Broadcast Media: the changes and evolution of an industry
News is an evolving industry, and the things done a decade ago are foriegn to most.
The ways people can take in news are almost endless, from print, radio, TV and mobile devices. At one time, however, this was not the case. Broadcast news TV is just one of the areas that has experienced the challenges of adjusting to these changes.
Roger Seay, news director at KFVS12 NEWS in Cape Girardeau, said he's seen it all.
“One of the biggest changes is how much space we have now to store everything digitally,” Seay said.
Seay started his career in Louisville, Ky., after completing his degree in journalism at Murray State University. He then went on to work in Portland, Ore., and Cincinnati. He eventually found his way to Cape Girardeau.
He said he’s seen the transition from using video tape for recording to going completely digital. He said this transition has been beneficial but also has its downsides. One of the difficulties is the number of workers in the newsroom decreasing in the last decade, after the 2008 recession, forcing stations to find ways to produce news while not overspending. However, the workload has increased.
“In 2008 when we went into the recession, it hit TV stations very hard,” Seay said. “And when they looked at ways to do things, one of them was to have most of the reporters shoot their own video or limit the number of photographers because the main video you have came from packages.”
That’s when more stations adopted the term “MMJ,” or multimedia journalist, meaning reporters who once worked with teams produced content in multiple mediums on their own.
Seay said machines once used were no longer necessary, so they no longer needed as many engineers.
For college graduates entering the business like Clayton Hester, this is the new standard. Hester, a senior at Southeast, is a web producer at KFVS12.
Hester said he found his interest in journalism after others recommended the field to him, and he decided to try it.
“Then I came to SEMO for journalism, and I have ran with it ever since,” Hester said.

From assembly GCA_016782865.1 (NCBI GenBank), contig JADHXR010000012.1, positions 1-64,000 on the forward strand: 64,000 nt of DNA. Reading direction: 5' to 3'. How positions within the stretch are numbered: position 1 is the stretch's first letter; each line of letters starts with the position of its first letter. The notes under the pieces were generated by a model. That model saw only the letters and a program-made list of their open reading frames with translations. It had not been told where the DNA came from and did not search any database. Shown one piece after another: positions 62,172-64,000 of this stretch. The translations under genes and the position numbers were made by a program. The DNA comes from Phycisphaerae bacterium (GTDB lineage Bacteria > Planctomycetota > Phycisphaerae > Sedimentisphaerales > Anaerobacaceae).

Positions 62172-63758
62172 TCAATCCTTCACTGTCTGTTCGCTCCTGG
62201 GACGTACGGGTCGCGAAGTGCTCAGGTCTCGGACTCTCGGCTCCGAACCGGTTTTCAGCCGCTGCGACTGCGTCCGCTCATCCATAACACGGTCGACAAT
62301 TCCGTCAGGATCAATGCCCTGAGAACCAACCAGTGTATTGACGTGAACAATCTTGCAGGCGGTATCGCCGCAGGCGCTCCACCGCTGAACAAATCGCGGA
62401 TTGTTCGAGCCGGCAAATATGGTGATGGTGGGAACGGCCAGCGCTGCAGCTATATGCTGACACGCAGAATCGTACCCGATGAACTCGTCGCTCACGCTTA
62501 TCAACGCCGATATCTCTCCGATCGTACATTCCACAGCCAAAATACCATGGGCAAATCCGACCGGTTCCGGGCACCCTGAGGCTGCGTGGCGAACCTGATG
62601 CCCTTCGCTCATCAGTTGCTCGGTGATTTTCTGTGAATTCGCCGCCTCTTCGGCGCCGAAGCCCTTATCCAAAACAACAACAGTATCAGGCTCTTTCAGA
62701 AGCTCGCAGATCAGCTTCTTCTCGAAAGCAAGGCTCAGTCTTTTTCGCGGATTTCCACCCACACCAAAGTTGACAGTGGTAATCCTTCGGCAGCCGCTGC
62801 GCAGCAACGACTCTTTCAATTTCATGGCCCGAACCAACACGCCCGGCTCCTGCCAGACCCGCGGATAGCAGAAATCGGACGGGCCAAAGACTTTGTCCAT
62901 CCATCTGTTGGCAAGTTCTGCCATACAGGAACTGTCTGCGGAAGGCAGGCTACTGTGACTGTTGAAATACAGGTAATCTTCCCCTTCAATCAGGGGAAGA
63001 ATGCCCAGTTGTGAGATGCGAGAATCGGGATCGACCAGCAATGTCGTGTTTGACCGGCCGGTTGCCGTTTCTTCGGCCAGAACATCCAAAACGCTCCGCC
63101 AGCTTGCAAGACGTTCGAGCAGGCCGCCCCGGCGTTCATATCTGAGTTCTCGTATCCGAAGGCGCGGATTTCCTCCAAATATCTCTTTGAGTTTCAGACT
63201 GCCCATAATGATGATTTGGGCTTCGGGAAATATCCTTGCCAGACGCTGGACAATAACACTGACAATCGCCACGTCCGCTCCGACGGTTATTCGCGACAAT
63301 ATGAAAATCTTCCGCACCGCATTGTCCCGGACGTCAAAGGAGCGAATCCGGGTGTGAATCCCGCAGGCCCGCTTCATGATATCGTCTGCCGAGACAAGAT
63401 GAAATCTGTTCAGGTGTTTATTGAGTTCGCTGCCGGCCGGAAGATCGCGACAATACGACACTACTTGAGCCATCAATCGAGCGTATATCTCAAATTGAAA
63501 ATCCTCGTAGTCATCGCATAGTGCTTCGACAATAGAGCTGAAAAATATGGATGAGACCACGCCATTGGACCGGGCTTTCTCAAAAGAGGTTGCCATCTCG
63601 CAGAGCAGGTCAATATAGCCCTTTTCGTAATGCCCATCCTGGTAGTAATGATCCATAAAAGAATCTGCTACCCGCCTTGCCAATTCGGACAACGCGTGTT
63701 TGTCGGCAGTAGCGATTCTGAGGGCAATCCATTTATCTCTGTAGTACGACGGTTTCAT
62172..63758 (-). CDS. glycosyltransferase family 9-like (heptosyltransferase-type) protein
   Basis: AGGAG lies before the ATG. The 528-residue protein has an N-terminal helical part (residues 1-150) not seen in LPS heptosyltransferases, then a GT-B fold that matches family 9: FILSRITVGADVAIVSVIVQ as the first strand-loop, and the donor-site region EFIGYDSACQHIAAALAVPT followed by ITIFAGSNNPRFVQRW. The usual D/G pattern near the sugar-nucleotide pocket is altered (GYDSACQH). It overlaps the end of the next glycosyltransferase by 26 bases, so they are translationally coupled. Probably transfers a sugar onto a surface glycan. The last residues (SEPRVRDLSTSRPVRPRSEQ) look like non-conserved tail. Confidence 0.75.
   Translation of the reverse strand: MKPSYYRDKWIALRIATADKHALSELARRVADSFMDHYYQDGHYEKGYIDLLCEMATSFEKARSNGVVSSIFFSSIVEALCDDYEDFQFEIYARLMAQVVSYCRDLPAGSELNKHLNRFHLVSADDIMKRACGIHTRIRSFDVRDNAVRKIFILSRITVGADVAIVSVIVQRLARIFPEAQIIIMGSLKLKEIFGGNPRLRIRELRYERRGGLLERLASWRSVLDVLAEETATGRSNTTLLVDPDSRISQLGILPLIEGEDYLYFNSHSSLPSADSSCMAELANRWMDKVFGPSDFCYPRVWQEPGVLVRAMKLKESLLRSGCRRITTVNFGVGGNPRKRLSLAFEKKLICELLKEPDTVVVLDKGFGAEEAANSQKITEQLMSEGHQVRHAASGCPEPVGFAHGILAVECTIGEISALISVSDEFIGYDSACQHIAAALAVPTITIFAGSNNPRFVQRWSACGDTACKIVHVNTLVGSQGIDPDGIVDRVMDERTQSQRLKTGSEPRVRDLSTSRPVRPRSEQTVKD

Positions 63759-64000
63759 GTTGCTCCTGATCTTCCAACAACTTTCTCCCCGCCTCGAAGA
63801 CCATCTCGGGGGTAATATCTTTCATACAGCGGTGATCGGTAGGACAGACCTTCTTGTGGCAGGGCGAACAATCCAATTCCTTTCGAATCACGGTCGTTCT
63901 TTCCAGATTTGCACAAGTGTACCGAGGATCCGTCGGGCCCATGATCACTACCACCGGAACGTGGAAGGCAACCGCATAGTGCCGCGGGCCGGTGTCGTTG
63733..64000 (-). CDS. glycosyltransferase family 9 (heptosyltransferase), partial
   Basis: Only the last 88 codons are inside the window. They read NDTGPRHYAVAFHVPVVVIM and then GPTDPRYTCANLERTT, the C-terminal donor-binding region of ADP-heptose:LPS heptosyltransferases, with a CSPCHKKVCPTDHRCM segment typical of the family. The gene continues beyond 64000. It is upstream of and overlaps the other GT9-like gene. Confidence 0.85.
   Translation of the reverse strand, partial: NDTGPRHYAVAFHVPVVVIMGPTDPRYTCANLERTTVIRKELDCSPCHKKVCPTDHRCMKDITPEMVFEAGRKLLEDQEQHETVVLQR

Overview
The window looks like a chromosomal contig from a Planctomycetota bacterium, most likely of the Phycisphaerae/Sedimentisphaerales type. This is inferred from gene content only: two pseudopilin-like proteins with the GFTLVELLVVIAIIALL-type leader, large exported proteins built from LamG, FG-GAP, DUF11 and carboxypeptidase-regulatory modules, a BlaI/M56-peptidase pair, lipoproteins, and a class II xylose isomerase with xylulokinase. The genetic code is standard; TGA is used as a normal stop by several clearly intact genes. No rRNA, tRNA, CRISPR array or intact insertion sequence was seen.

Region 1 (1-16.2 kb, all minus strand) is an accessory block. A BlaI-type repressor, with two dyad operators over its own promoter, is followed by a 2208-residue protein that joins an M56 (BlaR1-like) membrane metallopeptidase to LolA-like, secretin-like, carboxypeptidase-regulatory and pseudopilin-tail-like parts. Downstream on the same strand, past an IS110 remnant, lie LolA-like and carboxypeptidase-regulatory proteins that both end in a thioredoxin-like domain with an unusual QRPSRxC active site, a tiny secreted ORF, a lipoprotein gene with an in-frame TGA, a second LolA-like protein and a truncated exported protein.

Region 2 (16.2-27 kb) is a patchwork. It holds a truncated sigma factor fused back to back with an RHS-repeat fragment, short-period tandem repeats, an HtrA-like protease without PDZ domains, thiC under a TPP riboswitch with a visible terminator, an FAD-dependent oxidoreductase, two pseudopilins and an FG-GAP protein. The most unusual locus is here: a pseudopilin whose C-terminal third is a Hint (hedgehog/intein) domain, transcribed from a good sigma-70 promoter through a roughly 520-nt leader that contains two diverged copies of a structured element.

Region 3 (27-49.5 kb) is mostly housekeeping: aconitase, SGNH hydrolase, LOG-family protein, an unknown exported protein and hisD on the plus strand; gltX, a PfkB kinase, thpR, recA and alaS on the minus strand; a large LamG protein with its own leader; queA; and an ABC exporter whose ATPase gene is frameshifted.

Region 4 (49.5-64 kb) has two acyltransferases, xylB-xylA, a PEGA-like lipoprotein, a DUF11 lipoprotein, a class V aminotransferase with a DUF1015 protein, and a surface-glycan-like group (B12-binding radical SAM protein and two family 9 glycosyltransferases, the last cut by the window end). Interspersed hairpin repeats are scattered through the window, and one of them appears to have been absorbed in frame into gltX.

In the short time he has had in his career, Hester said keeping up is the biggest challenge.
He said he’s expecting the industry will see a lot more changes in terms of finding ways to keep people connected with their communities.
“I don't know what's necessarily next beyond some of the things we currently do. In terms of mobile apps, keeping people updated on all the latest,” Hester said.
However, Seay said the next big change will be in the home and the way ads are targeted.
“We’re going to have the ability to target ads like how YouTube targets ads. It’ll be able to play a certain commercial. If you are looking for Ford cars, it will be able to play you a Ford commercial,” Seay said.
Despite the usage of fancy technology, Seay said these changes all revolve around one thing — telling a good story.
He said if the information is not relevant to the viewer, nobody will watch.
“That's why journalism is the heart of what we’re doing. It's the reason we improve technology. It's so we can tell stories that impact people,” Seay said.
Hester said being able to be the voice for stories people need to hear is why he went into broadcast journalism.
“It's so nice at times to have an excuse to meet new people and to hear their stories. It kind of allows access to people in a way otherwise might not happen in the same way,” Hester said.
Seay said the changes cannot be stopped but used to reach others in more efficient and impactful ways.
“Keeping the technology relevant is not taking away the ability to tell those stories is very important, and that's what we’re trying to do,” Seay said.
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